I was mad at him for stealing the election of 2000, and for leading the country into a war that I felt was pretty clearly based on lies, ignorance, fear, and the desire for revenge after 9/11. I felt embarrassed that he was representing the United States to the rest of the world. Maybe this point of view is correct, maybe not. That matters less than the fact that holding onto that anger and resentment was like holding a poison in my heart. It was difficult to give up the feeling that I was right and he was wrong. I used the steps above; I felt my feelings, I worked on taking his point of view.

You know what I used to help me? G.W. Bush is a fitness aficionado, like me. And I read that he is very disciplined about his fitness. So that is admirable, and I know how hard it is to stay healthy and fit.

It was when I did the practice of merging hearts that things really started to flow and transform. I discovered where I was resisting, where I was just doing this as a thought experiment, and made it real. The amazing thing about the experience is that I now feel some real affection and love for G.W. Bush.

I could not have imagined that I’d be able to say that before I did this.

I still think that he lied to the nation and that his Administration was a low point in the American presidency, but I don’t carry the weight of anger and hurt at him in my heart anymore. It made me feel bigger inside. We have to get along with people with whom we disagree; we have to let our humanity be more important than our divisions.

Forgiveness is a cleansing of the heart which has to be done regularly and deeply. I hope this article gives you some tools you can use to forgive and cleanse your heart.



lori peterson August 8, 2010 at 2:34 pm

i like the comments of breathing through the heart to forgiveness i have a co worker that drives me nuts because he lies to the tourists about sitka to empress them .i work as a tour guide and really think fact is alot more interesting than tall tales and the visitors are not that stupid……really what a jerk…….i am going meditate and i will forgive him.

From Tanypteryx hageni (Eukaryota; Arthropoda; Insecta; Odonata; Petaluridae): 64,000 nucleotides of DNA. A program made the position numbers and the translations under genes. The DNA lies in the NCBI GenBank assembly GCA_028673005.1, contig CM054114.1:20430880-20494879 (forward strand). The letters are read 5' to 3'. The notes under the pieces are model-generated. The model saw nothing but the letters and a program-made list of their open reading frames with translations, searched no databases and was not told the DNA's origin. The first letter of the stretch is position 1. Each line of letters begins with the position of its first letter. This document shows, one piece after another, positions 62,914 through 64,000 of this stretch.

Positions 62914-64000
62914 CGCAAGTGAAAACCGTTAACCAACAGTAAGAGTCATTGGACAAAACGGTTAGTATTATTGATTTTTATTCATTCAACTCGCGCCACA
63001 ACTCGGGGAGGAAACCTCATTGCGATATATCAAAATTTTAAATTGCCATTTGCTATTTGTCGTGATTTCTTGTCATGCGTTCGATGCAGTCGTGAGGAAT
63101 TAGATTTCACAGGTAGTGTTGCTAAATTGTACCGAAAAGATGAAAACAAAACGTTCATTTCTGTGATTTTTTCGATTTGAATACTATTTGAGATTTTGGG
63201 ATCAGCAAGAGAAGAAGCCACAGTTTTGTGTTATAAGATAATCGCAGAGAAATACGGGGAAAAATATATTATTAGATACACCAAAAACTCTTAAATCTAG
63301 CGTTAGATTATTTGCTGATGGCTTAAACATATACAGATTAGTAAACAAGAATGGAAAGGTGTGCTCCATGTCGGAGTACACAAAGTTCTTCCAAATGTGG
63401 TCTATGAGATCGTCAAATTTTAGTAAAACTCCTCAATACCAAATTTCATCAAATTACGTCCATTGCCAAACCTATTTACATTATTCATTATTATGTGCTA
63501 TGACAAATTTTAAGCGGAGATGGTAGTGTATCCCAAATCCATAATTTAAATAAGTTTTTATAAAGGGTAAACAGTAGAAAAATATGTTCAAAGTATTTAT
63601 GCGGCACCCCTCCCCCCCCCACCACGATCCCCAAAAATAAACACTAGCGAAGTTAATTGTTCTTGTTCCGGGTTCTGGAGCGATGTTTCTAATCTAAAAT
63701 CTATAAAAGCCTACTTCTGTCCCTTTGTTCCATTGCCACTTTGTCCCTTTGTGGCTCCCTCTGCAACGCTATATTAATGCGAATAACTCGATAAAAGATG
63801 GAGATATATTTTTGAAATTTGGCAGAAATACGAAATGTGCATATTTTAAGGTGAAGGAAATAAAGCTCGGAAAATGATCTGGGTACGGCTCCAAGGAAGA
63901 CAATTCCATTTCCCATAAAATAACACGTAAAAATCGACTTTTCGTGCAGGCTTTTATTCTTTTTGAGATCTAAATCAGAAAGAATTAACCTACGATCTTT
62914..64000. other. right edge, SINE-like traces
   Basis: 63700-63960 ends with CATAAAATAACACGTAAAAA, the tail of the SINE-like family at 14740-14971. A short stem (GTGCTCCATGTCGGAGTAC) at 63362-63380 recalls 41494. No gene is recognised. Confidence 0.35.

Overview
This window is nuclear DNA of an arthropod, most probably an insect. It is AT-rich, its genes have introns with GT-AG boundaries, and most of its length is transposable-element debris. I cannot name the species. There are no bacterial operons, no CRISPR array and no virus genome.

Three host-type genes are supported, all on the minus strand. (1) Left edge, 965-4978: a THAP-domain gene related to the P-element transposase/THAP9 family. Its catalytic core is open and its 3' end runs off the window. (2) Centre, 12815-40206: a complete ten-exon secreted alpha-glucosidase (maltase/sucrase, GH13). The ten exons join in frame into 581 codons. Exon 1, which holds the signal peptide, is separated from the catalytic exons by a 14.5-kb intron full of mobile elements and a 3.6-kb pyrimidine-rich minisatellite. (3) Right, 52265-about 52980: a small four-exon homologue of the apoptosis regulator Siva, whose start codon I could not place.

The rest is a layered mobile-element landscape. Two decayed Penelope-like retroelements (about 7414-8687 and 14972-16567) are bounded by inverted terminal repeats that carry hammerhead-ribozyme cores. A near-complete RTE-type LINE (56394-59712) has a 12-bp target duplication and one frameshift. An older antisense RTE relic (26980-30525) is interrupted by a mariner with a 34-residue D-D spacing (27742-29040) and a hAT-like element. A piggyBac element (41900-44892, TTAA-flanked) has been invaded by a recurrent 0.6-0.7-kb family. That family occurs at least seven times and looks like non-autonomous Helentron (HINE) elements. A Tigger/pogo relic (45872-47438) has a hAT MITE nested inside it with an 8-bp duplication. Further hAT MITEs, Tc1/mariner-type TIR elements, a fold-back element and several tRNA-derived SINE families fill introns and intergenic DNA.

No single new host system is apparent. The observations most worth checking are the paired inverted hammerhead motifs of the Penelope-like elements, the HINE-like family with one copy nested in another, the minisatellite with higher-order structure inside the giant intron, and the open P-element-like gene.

Asatar Bair August 9, 2010 at 7:44 am

Hi Lori,
I’m glad you have a person who springs to mind. Let me know how it goes! Thanks for your comment.

Savvy August 8, 2010 at 10:18 pm

I can’t say anymore, or any less. Just thank you.

Asatar Bair August 9, 2010 at 7:45 am

Thank you for your comment, Savvy. There’s a lot of feeling in what you say, and what you didn’t say.

Martin Bortnick August 9, 2010 at 8:21 am

This is a very good article. Forgiveness is so important and so difficult for so many of us. All of us are wounded in life. I have found that my heart rhythm meditation has helped me to connect to my hurts and to have compassion for those who have hurt me.

Asatar Bair August 9, 2010 at 11:58 am

Hi Martin,
I’m so glad to hear that HRM has proved helpful.
Thanks for your comment.

andree morgan October 3, 2010 at 3:52 am

Hi Asatar,
I really like this article. I like that it has practical steps to take to allow forgiveness to occur. I have struggled with trying to forgive and then realizing I haven’t , it easily gets pushed below the surface hidden from awareness. It springs up . I will try this method. It makes good sense. Thanks. Andree x

Asatar Bair October 7, 2010 at 3:59 pm

@Andree: Yes, that is exactly the problem, right? You tell yourself you’ve forgiven and it turns out that was wishful thinking. Thank you for your comment!